WOSTER: A five buckle spring
In Presho the other evening for a Lyman County event, I got to talking about the past winter with a rancher who took me back to my childhood when, in the conversation, he measured the snow and rain in terms of five-buckle overshoes.
Say that to some people today and I suppose they'd give you a funny look. I knew immediately what he meant, because there was a time in this part of the country when everyone measured things that way — snow, rain, mud, barnyard muck, didn't matter. We all knew about how deep it was by how tall our overshoes had to be to wade through the stuff.
And, especially as a youngster, everyone I knew had a pair of overshoes like that. Well, not quite like that. Most of the kids going to school with me had three-buckle overshoes. The name tells you exactly what I'm talking about. The rubber boots reached far enough up a person's lower leg to accommodate three buckles. Four buckles was a taller overshoe. Five buckles, well, I didn't know any kids who owned those, although it seems to me my dad had a pair of those babies for wading through the feedlot during the spring melt and the summer downpours.
I felt indescribably cool the time my folks let me buy a pair of four-buckle overshoes one year. I felt so good about myself that I immediately set out with those four-buckle overshoes and found the biggest puddle of five-buckle water I could. "How in the world did you manage to get your socks and feet so completely soaked?'' my mother exclaimed when I unbuckled my overshoes and slipped them off at the back door.
She was just saying that for show, of course, mildly exasperated that her middle son didn't know any better than to venture into water so deep it ran over the tops of his boots and soaked his jeans almost to the knees. She knew exactly what I'd done. The only mystery about it was whether I had found a deep pool of rushing water somewhere near the grade school or foolishly made a short-cut across the water-filled gulch east of the house instead of following the city streets the long way around.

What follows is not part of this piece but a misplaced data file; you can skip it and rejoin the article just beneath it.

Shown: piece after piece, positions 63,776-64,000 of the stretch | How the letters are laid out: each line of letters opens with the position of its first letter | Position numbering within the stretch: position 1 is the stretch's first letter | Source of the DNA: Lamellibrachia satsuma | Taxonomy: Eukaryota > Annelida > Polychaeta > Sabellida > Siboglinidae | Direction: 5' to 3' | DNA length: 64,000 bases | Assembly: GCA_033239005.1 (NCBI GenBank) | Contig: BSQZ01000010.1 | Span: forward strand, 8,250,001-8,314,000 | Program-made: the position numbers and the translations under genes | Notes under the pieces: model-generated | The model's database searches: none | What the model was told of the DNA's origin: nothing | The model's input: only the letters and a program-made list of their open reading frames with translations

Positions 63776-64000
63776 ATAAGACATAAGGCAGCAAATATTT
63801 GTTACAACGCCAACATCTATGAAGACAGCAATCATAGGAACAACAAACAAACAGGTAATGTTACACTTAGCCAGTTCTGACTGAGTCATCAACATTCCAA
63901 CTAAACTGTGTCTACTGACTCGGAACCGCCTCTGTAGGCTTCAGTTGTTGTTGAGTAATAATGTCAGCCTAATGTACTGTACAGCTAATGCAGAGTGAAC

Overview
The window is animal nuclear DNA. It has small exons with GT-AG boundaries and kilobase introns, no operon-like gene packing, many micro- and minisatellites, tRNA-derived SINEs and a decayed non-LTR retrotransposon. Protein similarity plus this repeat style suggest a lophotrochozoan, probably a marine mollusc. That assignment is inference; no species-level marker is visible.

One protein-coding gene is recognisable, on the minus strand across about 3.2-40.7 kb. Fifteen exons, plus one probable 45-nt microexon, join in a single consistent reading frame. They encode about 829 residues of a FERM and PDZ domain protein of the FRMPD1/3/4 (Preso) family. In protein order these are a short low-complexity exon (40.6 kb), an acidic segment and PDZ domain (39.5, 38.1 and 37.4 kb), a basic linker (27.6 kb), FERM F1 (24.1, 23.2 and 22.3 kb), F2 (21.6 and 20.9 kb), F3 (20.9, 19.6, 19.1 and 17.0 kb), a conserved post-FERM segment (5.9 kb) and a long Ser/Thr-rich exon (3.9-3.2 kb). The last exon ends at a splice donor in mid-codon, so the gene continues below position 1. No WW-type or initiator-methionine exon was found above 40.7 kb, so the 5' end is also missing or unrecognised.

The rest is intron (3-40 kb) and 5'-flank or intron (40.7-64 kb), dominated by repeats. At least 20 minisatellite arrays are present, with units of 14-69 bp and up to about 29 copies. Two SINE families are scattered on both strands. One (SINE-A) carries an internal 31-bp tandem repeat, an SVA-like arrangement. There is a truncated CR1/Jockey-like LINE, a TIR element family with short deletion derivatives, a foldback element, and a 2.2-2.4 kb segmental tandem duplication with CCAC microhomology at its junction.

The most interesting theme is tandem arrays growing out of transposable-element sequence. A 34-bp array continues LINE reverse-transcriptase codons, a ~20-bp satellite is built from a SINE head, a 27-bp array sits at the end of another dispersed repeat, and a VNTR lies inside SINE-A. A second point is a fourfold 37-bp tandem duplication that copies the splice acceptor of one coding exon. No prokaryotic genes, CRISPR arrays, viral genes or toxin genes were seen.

I loved that old gulch. It wasn't much to look at, but the steep sides were ideal for sledding in the winter, the creek that ran through the small cottonwood and willow trees in the bottom was the perfect place for splashing games of tag in the spring and the leaves that covered the valley floor made the most outrageous racket when a kid stomped through them in the fall. (I didn't know it in the summer. We were always out at the farm then.)
My dad had both four-buckle and five-buckle overshoes, if I recall. He also had a pair of what you might call "dress'' overshoes. Those were about the height of three-buckle overshoes, but instead of buckles, they had zippers. That way he could wear them over his good shoes and zip the bottoms of his suit pants into the overshoes when he went to church or some other dress-up meeting in rainy or snowy weather. Somehow the zippered overshoes looked more formal. He could have worn them with a tuxedo if he'd ever had occasion to wear a tux, which to my knowledge he never did.
Here's an odd thing. About the time I was 15 or 16, I quit wearing overshoes. I'd slip and slide my way to school in penny loafers and let the shoe leather and my socks dry out as I sat in classes. On the farm, I'd slog my way through the barnyard in my work boots, usually an inexpensive pair of cowboy boots. I'd kick the mud and muck off at the back step and leave the boots on the mat next to the door in the mud porch.
It's been awhile since I've owned buckled overshoes, but driving home from Lyman County and looking at the many lakebeds brimming with snowmelt and spring rain, I got the urge to buy a pair and go splashing through the land where I grew up.